Liberals win, Greens lose in Tas elections

A forest protest in Tasmania’s north-east last year. Incoming Premier Will Hodgman promised to tear up the forest peace agreem

The Liberal Party swept to victory in the Tasmanian elections on March 15, winning 14 seats of the 25 seat parliament. The Labor Party, which had governed for the past three years in coalition with the Greens, received a swing against of 9.5%. It won only six seats.

The Greens were also heavily punished, losing two seats in an 8% swing against them. Party leaders Nick McKim and Cassy O’Connor managed to keep their seats. Kim Booth looks likely to be re-elected as well.

Counting continued as two seats remained undecided as of March 21, but analysts predicted Labor and the Liberals would pick up one each.

The Palmer United Party had been predicted to win a seat, capitalising on its recent success at the federal level and tapping into the widespread anti-Labor feeling. But its candidates received just 5% of the overall vote — the vote was 7% in northern Tasmania — and failed to win any seats.

New Premier Will Hodgman has promised that the Liberals will implement the 100-day plan they campaigned on throughout the election. This includes between loggers and environmentalists and introducing harsh new laws to jail protesters who stop work on logging operations. It also includes sacking more than 1000 public sector workers.

Labor had been in power in Tasmania for 16 years and the state has traditionally been a Labor stronghold; so what explains the large swing against it?

Tasmania suffers the highest unemployment rate in the country, made much worse by the global financial crisis. Youth unemployment is as high as 21% in northern parts of the state. The logging industry has collapsed and there have been a series of jobs cuts at big companies.

At the 2010 state election, no party won an outright majority. The Greens agreed to work in coalition with Labor. Consequently, two Greens MPs received portfolios in education, housing and transport.

The Greens promised to deliver “stability” in government and cooperate with Labor. This cooperation led to the Greens supporting , including closing several schools. They also supported privatising the state’s electricity.

Much like the federal Labor-Greens coalition, the alliance was uneasy and the Greens were dumped from cabinet the day before the election. On the election trail, former Labor premier Lara Giddings promised that Labor would not form an alliance with the Greens again.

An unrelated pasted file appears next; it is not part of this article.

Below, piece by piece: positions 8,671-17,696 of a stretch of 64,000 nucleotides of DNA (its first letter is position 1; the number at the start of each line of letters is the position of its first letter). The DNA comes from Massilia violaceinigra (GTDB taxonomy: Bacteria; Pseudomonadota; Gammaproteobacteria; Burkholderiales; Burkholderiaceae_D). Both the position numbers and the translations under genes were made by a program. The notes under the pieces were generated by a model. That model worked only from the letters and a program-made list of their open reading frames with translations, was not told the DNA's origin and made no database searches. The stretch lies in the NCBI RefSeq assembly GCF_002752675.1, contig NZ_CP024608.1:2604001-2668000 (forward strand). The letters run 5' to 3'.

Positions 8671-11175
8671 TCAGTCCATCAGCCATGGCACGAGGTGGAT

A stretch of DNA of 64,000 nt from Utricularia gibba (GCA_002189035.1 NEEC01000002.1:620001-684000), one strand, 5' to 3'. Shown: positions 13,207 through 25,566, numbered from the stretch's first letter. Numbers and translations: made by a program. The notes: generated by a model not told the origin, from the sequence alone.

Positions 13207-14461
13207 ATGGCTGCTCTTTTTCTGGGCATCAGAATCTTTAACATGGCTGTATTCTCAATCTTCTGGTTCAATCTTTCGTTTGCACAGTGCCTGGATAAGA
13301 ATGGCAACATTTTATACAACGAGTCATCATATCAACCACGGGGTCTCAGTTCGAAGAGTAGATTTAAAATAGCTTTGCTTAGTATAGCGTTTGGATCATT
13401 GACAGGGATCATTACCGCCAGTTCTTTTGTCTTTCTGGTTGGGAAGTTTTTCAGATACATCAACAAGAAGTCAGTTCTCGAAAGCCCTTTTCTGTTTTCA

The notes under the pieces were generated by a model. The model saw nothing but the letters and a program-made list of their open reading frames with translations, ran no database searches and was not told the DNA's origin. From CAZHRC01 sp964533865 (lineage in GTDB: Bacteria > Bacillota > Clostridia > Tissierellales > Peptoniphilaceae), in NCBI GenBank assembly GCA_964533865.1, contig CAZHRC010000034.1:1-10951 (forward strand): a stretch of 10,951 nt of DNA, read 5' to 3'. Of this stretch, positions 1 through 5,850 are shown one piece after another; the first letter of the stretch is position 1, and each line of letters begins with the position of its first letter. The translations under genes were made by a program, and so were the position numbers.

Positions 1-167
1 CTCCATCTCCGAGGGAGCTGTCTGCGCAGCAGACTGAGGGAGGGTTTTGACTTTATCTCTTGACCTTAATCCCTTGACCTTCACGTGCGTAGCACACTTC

The Greens thought their time “proving” themselves as responsible ministers would be rewarded at the election. In a speech during the party’s election launch on March 5, McKim said: "We've done our apprenticeship in government and now we are ready for more responsibility.”

Knowing that there was a deep feeling of hostility to Labor, and with every opinion poll predicting a landslide for the Liberals, the , telling voters: “If you want a genuine liberal voice in Tasmania’s Parliament, vote Green.”

They had hoped to pick up an extra seat and even score more seats than Labor, making them the official opposition party in parliament.

But in the end, their close alliance with Labor and their drift away from core values meant they were deserted by people who voted for them last time around.

The Socialist Alliance ran two candidates in the southern electorates — Shaine Stephen in Denison and Jenny Forward in Franklin. Stephen received 0.47% of the vote and Forward received 0.54%, close to the vote the party received in the 2010 election.

Stephen said: ““The Greens weren’t abandoned by their diehard voters, but swinging voters were convinced by the Liberal’s message that we needed a strong, stable government.

“The issue dominating the media is what will happen with the forest peace agreement. The Liberals haven’t released any details about their plan for the forest industry, if they rip up the peace agreement how do they plan to rebuild the industry? They don’t seem to realise the market is no longer there and we can’t go along with business as usual.”